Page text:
Create a Residency or Fellowship Program
Residency or fellowship programs are another way that libraries can increase the pool of librarians of colour in the profession. Models for residency or fellowship programs can be found at several American universities. Cornell University, University of Michigan, and Yale University are among those that have created residency programs specifically for people of colour. Many of these programs offer competitive salaries and will even provide a professional development stipend so that people of colour can attend conferences and training to improve their skills. Some residency programs in the US even allow people of colour to earn their library degrees while doing actual library work. By providing “grounding in various aspects of librarianship” (Mestre, 2010, p. 144) these residency or fellowship programs not only provide “invaluable career development opportunities to minority library professionals” (Mestre, 2010, p. 144), but also prepare them for their post-library school lives in librarianship.
Work with Library Schools to Co-fund Scholarship Programs
Working with library schools to create or co-fund scholarship programs is yet another way for libraries to recruit aspiring librarians from racially diverse backgrounds into the profession. In the US, ALA’s Spectrum Scholarship Program “actively recruits and provides scholarships to American Indian/Alaska Native, Asian, Black/African American, Hispanic/Latino, Middle Eastern and North African, and/or Native Hawaiian/Other Pacific Islander students” (ALA Spectrum Scholarship Program, n.d., About). Through Spectrum, ALA attempts to give people of colour the opportunity to obtain graduate degrees and leadership positions in librarianship. More scholarship programs like Spectrum are required to help foster the next generation of librarians of colour. With this in mind, libraries should consider working alongside library schools to identify and nominate students of colour that show promise in their studies. In essence, no matter what form these new scholarship programs take, they must be aimed at attracting more people of colour into the profession.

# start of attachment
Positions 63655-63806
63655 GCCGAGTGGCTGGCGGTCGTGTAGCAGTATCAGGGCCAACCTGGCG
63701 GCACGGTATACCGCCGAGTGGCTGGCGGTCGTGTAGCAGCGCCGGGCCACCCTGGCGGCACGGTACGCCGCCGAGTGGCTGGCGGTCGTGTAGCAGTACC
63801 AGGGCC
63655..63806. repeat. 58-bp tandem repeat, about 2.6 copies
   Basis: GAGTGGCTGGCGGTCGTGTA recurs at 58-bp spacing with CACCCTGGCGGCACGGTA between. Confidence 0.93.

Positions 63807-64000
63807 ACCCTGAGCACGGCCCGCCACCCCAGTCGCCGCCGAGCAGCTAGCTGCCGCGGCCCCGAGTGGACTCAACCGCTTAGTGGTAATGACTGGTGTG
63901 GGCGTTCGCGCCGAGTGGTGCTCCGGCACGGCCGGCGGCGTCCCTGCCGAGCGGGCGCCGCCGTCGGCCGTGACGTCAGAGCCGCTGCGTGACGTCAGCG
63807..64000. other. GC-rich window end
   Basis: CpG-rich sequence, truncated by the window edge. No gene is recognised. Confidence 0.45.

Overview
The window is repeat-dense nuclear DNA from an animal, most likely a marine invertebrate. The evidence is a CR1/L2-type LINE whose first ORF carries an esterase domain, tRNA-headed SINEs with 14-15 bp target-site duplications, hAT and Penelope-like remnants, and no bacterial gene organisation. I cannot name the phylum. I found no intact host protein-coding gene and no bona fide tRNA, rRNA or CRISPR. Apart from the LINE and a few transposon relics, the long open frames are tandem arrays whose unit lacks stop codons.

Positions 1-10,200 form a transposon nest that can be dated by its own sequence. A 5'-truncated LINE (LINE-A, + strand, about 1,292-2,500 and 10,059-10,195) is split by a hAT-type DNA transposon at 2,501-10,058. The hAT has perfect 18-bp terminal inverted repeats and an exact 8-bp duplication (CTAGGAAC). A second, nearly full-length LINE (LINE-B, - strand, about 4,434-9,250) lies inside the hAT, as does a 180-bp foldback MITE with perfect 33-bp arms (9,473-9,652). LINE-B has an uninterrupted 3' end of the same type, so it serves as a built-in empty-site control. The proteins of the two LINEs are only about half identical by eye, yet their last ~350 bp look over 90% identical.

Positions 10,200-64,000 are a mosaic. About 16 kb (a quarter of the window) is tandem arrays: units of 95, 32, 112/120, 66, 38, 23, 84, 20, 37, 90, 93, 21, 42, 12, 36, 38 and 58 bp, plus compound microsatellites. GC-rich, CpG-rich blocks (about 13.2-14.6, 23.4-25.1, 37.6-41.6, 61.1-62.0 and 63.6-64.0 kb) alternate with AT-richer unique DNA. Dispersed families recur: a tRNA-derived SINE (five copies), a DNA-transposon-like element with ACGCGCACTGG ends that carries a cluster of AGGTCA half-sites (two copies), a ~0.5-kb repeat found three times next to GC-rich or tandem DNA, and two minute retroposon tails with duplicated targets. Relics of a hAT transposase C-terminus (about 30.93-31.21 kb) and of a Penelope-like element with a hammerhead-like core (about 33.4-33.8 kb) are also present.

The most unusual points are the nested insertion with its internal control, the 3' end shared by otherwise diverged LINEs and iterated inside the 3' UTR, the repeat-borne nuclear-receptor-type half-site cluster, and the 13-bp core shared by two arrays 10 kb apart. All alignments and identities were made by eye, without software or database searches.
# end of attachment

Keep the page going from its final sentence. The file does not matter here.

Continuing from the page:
Start a Mentorship Program